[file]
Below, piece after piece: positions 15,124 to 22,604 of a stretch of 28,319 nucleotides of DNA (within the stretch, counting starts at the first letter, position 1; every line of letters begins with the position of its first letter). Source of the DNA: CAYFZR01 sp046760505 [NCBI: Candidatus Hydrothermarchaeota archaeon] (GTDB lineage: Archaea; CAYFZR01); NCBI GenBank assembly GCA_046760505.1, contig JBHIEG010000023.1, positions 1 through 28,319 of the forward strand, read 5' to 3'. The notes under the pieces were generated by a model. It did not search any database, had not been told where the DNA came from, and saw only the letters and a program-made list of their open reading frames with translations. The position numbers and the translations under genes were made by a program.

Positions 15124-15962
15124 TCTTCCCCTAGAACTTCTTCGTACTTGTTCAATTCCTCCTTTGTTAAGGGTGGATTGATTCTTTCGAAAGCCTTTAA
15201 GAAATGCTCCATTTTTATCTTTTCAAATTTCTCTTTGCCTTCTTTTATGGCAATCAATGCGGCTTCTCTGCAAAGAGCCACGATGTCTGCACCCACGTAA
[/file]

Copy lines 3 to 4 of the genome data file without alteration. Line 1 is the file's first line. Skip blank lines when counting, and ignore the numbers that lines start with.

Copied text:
15124 TCTTCCCCTAGAACTTCTTCGTACTTGTTCAATTCCTCCTTTGTTAAGGGTGGATTGATTCTTTCGAAAGCCTTTAA
15201 GAAATGCTCCATTTTTATCTTTTCAAATTTCTCTTTGCCTTCTTTTATGGCAATCAATGCGGCTTCTCTGCAAAGAGCCACGATGTCTGCACCCACGTAA